The EU will take a gradual approach to the question of how Ireland will have to comply with checks and controls along the Irish border in the event of a no-deal Brexit, RTÉ News understands.

Sources have portrayed a scenario where on day one of a no-deal Brexit, it will be acknowledged that Ireland is not fully in compliance with the obligations that come when a member state shares a border with a third country.

There are some 63 checks and controls that potentially apply on goods entering the EU from a third country.

It is understood that for a period afterwards, the EU will assume a "partnership" role, allowing the Irish Government to apply the rules of the single market and customs union as best it can, while providing advice and support, whether technical or financial, over time.

There have been several meetings between Irish and European Commission officials in recent months on how a no-deal Brexit should be managed on the Irish border, but these have tended to be high-level political, rather than technical, and involving a small core group of senior officials.

It is understood that a distinction is being made between how to envisage the impact of a no-deal Brexit ahead of time, and how it is actually responded to from day one.

In this scenario, a full technical assessment of how Ireland's obligations will be managed will only happen after 1 November in "real world" conditions.

Individuals familiar with the situation say that only then can the "political dynamics" of no-deal on the island of Ireland be properly assessed.

It is understood that the EU will initially take what might be described as a passive role, given that under EU treaties it is up to member states to apply the rules governing customs collection, food safety, animal health and product compliance.

Over time, the Government would be expected to communicate to the EU how it is managing different checks and controls, if some controls are simply politically too perilous, and what flexibility might be available.

However, it is understood both Dublin and Brussels acknowledge that there can be no derogations from EU law.

"There will be an understanding on our side that things are not exactly how they should be," according to one person familiar with the issue, "but an understanding on the [Irish] side that they need to demonstrate they are progressing and that they have a plan.

"The help they need will come afterwards. They'll say, this is how we're doing it, we need help and we need interaction."

It is likely that the EU would resist an open-ended time gap in compliance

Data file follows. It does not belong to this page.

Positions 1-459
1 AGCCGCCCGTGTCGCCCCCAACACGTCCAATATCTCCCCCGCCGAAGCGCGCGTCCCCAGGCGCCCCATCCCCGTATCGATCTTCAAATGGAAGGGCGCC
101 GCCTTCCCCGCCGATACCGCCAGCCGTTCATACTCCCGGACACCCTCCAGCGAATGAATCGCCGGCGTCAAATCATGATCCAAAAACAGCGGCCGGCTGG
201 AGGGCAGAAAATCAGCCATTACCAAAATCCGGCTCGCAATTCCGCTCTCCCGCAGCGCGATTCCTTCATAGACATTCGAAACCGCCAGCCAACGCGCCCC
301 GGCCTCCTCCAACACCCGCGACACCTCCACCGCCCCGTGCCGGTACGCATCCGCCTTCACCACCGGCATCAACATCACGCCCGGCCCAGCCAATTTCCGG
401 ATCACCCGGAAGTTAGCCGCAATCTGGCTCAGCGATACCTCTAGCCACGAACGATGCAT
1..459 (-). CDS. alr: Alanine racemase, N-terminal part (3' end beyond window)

It is understood a phased approach could be taken to how a no-deal situation is managed.

This would involve an initial period during which the Irish authorities carefully assess which checks are manageable and which are politically too sensitive in the immediate aftermath of a no-deal exit.

The Government could then make an assessment after several weeks or months which would be communicated to Brussels.

If there remains a gap between limited compliance and full compliance with single market and customs rules, both sides would then work on how the gap can be bridged, taking all the "specificities" of the Irish border question into account.

However, it is likely that the EU would resist an open-ended time gap in compliance.


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It is acknowledged in Brussels that when assessing the most acute difficulties the Irish Government is facing, over time technical talks will become "political talks".

On Wednesday, the European Commission issued its most explicit statement to date on the Irish border, when it published its sixth communication on no-deal preparedness.

The communication stated: "EU law will require that all goods entering Ireland from the United Kingdom be subject to the relevant checks and controls to protect the safety and health of EU citizens, preserve the integrity of the internal market and enforce compliance with fiscal obligations (duties, indirect taxes).

"The commission and Ireland continue working together, in the context of the unique situation on the island of Ireland and their twin objectives of protecting the integrity of the internal market while avoiding a hard border, to identify arrangements both for contingency solutions for the immediate aftermath of a withdrawal without an agreement and for a more stable solution for the period thereafter."

Under EU rules each member state is responsible for applying the rules governing product safety, food safety, animal health, as well as other controls for dangerous substances, endangered species, and prohibited goods.

Plenty of 'lead-in time' for businesses to adjust, says Varadkar

The Taoiseach, Leo Varadkar, has assured business leaders that there will not be a "big surprise" when it comes to the introduction of checks near the border in the event of a no-deal Brexit.

Speaking in Waterford this evening, he said there will be plenty of what he called "lead-in time" for business to adjust.

Mr Varadkar said: "One thing I can assure business is they are not going to wake up one morning to a big surprise. There will be a lead-in time and they will have plenty of time to prepare ... and plenty of information about any changes that take place."

Responding to criticism from Micheál Martin about the absence of information for business to date, the Taoiseach said the Fianna Fáil leader's commentary was "not accurate".

Asked about his expectations for his first bi-lateral meeting with the British Prime Minister Boris Johnson in Dublin on Monday, Mr Varadkar said: " I don't expect any breakthroughs on Monday.

"It's the first time that we are meeting, Taoiseach and Prime Minister. It's an opportunity to establish a personal relationship... and discuss each other's opinions, and explore where there might be common ground."

Additional reporting: Paul Cunningham, Conor Kane